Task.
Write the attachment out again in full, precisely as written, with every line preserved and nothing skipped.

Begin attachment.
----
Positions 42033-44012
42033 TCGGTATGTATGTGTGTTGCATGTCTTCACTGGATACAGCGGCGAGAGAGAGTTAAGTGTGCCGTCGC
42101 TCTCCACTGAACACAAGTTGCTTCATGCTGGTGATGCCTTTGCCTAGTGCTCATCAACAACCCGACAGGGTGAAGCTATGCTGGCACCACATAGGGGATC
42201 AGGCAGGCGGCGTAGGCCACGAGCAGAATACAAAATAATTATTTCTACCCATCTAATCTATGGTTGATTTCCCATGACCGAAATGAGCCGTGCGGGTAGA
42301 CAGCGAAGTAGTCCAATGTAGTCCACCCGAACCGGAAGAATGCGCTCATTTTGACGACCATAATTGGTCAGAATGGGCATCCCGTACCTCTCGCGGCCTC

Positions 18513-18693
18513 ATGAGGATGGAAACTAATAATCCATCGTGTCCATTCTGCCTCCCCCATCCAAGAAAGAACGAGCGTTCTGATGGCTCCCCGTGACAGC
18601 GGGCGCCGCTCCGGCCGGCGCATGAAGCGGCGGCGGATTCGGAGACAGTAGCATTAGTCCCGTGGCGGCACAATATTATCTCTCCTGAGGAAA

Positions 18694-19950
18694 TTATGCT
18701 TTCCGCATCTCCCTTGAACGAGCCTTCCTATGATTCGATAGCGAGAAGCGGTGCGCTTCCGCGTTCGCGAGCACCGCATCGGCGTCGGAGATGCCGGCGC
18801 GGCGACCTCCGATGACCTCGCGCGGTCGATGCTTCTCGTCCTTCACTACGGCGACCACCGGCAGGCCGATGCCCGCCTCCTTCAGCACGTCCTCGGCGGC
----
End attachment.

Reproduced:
Positions 42033-44012
42033 TCGGTATGTATGTGTGTTGCATGTCTTCACTGGATACAGCGGCGAGAGAGAGTTAAGTGTGCCGTCGC
42101 TCTCCACTGAACACAAGTTGCTTCATGCTGGTGATGCCTTTGCCTAGTGCTCATCAACAACCCGACAGGGTGAAGCTATGCTGGCACCACATAGGGGATC
42201 AGGCAGGCGGCGTAGGCCACGAGCAGAATACAAAATAATTATTTCTACCCATCTAATCTATGGTTGATTTCCCATGACCGAAATGAGCCGTGCGGGTAGA
42301 CAGCGAAGTAGTCCAATGTAGTCCACCCGAACCGGAAGAATGCGCTCATTTTGACGACCATAATTGGTCAGAATGGGCATCCCGTACCTCTCGCGGCCTC

Positions 18513-18693
18513 ATGAGGATGGAAACTAATAATCCATCGTGTCCATTCTGCCTCCCCCATCCAAGAAAGAACGAGCGTTCTGATGGCTCCCCGTGACAGC
18601 GGGCGCCGCTCCGGCCGGCGCATGAAGCGGCGGCGGATTCGGAGACAGTAGCATTAGTCCCGTGGCGGCACAATATTATCTCTCCTGAGGAAA

Positions 18694-19950
18694 TTATGCT
18701 TTCCGCATCTCCCTTGAACGAGCCTTCCTATGATTCGATAGCGAGAAGCGGTGCGCTTCCGCGTTCGCGAGCACCGCATCGGCGTCGGAGATGCCGGCGC
18801 GGCGACCTCCGATGACCTCGCGCGGTCGATGCTTCTCGTCCTTCACTACGGCGACCACCGGCAGGCCGATGCCCGCCTCCTTCAGCACGTCCTCGGCGGC